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Florence is most famous throughout the world for its central role in the Italian Renaissance and the associated rich architecture and cultural heritage. Less well known outside Italy is its peculiar role within Italy’s modern history.

Focusing merely on Florentine history since World War II, one must note the vanguard role of Florence in the closing months of the Nazi occupation, the first instance in the long march of Allied troops from Sicily to Sfidtirol when the Anglo-American forces, upon entering a major city, discovered a fully functioning city administration already in full control of operations. The Tuscan National Liberation Committee (CTLN), the force behind the selfadministration of Florence which puzzled Allied strategists, was heavily influenced by the presence of leading intellectuals and activists of the radical democratic Partito d’Azione, and it was little surprise that the most concerted effort by post-liberation civil authorities to give a prominent place to the network of National Liberation Committees within the structures of postliberation Italy emerged from the activist circles within the CTLN. The important, if short-lived, Partito d’Azione would leave a lasting mark on the intellectual atmosphere of the city on the Arno, symbolized perhaps most markedly by the national and international radiance of a journal like Ilponte.[1]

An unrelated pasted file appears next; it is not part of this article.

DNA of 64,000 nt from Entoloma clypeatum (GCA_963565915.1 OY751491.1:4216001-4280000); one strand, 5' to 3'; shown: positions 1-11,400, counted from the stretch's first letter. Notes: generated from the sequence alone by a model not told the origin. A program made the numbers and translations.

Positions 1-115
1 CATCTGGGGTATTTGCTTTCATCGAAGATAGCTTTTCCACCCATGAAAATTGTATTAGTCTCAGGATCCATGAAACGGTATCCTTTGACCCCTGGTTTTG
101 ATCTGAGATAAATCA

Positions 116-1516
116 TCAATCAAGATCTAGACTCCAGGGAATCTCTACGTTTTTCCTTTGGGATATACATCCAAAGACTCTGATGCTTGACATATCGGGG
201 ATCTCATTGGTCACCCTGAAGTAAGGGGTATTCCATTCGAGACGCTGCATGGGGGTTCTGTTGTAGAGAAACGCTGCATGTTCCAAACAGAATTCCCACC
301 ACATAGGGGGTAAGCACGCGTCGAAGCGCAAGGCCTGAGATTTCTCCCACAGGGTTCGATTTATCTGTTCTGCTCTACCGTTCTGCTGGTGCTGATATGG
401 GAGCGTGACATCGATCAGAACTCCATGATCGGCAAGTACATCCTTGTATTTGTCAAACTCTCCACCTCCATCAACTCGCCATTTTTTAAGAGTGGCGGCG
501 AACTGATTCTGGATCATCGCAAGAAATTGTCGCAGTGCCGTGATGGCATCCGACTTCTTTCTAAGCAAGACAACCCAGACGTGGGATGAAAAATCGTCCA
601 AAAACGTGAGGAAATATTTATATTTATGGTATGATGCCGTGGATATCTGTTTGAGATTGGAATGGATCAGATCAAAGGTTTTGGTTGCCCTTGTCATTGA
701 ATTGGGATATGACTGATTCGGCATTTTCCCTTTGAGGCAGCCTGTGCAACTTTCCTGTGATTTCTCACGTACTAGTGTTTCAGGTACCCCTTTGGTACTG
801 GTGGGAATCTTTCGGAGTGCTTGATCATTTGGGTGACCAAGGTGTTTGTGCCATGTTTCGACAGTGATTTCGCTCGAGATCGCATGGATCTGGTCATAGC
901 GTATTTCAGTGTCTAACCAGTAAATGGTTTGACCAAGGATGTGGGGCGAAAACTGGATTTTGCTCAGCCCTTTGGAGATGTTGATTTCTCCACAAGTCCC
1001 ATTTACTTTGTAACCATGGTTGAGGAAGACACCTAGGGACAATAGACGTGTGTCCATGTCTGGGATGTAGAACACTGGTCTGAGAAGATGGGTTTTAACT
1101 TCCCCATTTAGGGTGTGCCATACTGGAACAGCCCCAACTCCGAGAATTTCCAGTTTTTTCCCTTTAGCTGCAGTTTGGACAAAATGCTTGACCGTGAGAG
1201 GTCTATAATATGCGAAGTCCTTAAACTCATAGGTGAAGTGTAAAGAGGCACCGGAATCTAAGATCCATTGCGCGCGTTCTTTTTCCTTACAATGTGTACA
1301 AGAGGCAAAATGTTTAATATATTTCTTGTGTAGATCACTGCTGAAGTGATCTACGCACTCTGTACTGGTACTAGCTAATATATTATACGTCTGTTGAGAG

Catholicism in Florence likewise displayed an unusual vitality, no doubt facilitated by the fortunate appointment by Pius XI of Elia Dalla Costa as archbishop of Florence, a post which this close friend of Angelo Roncalli held from 1931 until his death in 1961. The protective hand of Elia Dalla Costa permitted the formation of a series of nonconformist experiments and created sufficient free space for the relatively unhindered projects of reform-minded individuals even in the dark decades of Pius XII’s pontificate.[2] The internationally most renowned figurehead of Florentine progressive Catholicism was no doubt Giorgio La Pira, from 1950 to 1956 and 1960 to 1964 mayor of the city on the ticket of DC. His keen attention to the social dimension of Catholic teachings ensured his popularity amongst the popular classes of Florentine society. As mentioned already in Chapter 1, a series of high-powered East-West peace initiatives, with leading politicians from both sides of the Iron Curtain benefiting from Florentine hospitality to explore and forge personal ties with their respective counterparts—and this in the middle of the Cold

War!—firmly established the reputation of Florence as a city of peace. Predictably, it also led to criticisms of La Pira by the Catholic hierarchy including DC.[3]